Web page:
As companies work to define an exceptional customer experience, my guess is few of them think about the security of the customer and their personally identifiable information (PII). While consumers are willing to trade privacy for convenience, is it incumbent upon application providers to provide secure apps.

When we buy a product or service from a manufacturer, we do so with the assumption that the product will solve a problem. But what if it creates one with unforeseen circumstances?

Seventy-seven percent of applications have known vulnerabilities. Based on my interviews with hundreds of IT executives, they are not surprised. Organizations put much more emphasis on getting apps to market and monetizing them than ensuring they are secure.

Developers are rewarded for releasing applications as quickly as possible, without regard for the security of the application. Until consumers start worrying about the security of the apps they use and foregoing those apps that do not value the privacy of their information, we can expect more egregious breaches of B2B and B2C data.

While it’s not pleasant to think about, caveat emptor. The emoji keyboard that pops up on your phone has a vulnerability. The key fob to your car is easily replicated to steal your car. Hundreds of mobile websites and apps leak PII.

What’s a consumer to do? Ask questions about how the items they are buying are being secured. By asking questions, we begin to let manufacturers and solutions providers know that security matters and will be part of our purchase decision.

We know 55 percent of consumers are willing to pay more for a better customer experience. How many more are willing to pay for a better customer experience that’s also secure?

We’re in an ongoing battle with hackers to develop and deploy secure apps that protect our PII. It is incumbent upon us as consumers to hold suppliers accountable for the products and services we buy.

This goes for the security of our infrastructure, medical devices, as well as our cell phones. It’s a matter of making security part of the product requirements upfront and then employing security testing throughout the development process.

Deliver an Outstanding CX When Customers Aren’t Talking to You

Customers like self-service. This makes sense when you already have a relationship with a company and you’re just trying to execute a transaction as quickly and efficiently as possible. I do this with American Airlines, interacting with a kiosk to check in rather than an agent.

I just saw the headline, “Consumers Like Self-service More Than Associate Interaction, Reveals Survey.” The gist of the research is if consumers have a choice they’re more likely to tap self-service technology vs. interacting with a retail sales associate, according to a SOTI survey.

This makes sense when you already have a relationship with a company and you’re just trying to execute a transaction as quickly and efficiently as possible. I do this with American Airlines, interacting with a kiosk to check in rather than an agent. I use the self-check-out at Harris Teeter (a grocery store). And I use an app on my phone or an ATM more frequently than a teller at my bank. I also have more than a 20-year relationship with each of these brands.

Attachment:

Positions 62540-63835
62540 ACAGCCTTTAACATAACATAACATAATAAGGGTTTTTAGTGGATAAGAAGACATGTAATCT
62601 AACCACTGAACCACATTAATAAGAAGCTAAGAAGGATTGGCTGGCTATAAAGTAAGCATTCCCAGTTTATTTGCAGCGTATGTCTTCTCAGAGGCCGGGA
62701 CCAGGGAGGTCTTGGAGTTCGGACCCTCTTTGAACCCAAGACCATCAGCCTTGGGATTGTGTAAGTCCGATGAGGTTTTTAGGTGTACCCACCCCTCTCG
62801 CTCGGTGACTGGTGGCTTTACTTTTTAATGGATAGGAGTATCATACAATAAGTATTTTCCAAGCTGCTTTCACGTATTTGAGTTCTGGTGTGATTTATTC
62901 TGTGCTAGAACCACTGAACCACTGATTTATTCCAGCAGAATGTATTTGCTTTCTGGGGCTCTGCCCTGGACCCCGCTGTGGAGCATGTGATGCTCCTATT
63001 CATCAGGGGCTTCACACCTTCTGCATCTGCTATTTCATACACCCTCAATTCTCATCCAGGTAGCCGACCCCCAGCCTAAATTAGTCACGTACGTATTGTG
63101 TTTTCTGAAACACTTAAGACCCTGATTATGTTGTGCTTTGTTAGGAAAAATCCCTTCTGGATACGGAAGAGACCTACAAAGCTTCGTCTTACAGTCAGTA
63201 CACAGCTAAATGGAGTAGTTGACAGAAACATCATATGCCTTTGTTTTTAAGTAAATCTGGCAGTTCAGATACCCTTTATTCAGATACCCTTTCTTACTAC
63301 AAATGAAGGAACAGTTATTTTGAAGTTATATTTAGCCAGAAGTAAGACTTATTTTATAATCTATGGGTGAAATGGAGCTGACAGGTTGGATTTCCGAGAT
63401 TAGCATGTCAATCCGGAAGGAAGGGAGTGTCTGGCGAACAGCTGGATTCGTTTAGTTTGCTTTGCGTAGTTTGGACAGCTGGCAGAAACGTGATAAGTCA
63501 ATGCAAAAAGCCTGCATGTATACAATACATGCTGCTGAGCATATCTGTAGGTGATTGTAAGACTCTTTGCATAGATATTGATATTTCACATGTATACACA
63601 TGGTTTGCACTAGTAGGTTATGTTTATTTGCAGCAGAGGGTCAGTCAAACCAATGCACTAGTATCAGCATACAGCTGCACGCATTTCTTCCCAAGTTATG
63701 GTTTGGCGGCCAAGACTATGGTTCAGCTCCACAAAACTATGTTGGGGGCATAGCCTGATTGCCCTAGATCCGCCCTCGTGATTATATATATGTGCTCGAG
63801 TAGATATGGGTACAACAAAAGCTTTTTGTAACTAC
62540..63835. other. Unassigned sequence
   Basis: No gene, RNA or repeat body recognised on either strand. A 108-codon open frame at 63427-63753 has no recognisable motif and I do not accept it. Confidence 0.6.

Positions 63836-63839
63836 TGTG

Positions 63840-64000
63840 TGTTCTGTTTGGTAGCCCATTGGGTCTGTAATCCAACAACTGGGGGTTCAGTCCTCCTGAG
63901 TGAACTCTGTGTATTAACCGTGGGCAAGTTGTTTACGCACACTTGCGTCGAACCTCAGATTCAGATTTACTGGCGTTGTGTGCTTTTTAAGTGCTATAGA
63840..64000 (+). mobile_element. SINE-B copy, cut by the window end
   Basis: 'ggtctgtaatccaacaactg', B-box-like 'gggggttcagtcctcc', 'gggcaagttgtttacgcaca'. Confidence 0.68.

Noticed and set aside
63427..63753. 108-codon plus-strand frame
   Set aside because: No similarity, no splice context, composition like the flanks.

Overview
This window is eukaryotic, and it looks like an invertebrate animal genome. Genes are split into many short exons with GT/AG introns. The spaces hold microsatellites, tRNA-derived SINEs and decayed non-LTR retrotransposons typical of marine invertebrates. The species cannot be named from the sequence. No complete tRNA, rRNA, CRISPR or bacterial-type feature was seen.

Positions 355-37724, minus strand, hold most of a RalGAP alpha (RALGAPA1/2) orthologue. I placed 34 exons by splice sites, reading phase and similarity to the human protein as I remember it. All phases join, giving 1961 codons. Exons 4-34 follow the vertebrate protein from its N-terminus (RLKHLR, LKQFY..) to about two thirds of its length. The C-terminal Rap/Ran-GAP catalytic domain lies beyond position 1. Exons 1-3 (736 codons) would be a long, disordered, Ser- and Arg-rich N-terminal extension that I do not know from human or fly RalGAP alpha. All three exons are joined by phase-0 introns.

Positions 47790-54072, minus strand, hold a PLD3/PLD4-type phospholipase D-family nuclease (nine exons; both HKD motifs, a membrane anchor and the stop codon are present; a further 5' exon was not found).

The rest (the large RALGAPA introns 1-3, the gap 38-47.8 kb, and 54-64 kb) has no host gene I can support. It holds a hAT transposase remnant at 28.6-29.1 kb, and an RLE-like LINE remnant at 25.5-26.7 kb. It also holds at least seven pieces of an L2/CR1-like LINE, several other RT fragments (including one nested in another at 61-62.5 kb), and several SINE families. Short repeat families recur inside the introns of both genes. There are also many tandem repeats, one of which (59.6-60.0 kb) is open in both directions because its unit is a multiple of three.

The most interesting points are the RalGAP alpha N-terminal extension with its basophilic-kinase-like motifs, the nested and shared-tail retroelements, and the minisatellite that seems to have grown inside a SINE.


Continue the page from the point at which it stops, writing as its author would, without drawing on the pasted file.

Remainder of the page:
If they don’t know me after 20 years, they aren’t listening. And, after 20 years, if I’m not pleased with an experience, I’ll let them know about it.

If I didn’t already have a relationship with the airline, the bank or the grocery store, I don’t think I’d trust their other distribution channels. I certainly wouldn’t be familiar with them, they’d be less convenient to use, and I likely would not use them — it would no longer be the most efficient way for me to do what I need to get done.

  • What are you doing to engage your customers and provide an outstanding customer experience?
  • Are you providing a product or service that addresses a problem or concern of your customer?
  • Do you make it easy for your customer to buy?

Do you, or your customer-facing employees, try to engage your customer in a conversation along these lines:

  • What’s driving you to buy our product?
  • What problem are you trying to solve?
  • Have you used our product before?
  • How’s our service?
  • What can we do to improve our product or service?

A lot has been written recently about how customers don’t want to have a relationship with a brand. However, a brand is not a person.

I believe customers do want to have a relationship with a representative of the brand. Someone with whom they can share a comment or suggestion and know that it will be heard and acted upon.

Typically, the people interacting with your customers are your employees.

Do you encourage your employees to engage customers in a conversation to learn more about their needs and wants? What they’re happy with and what can be improved?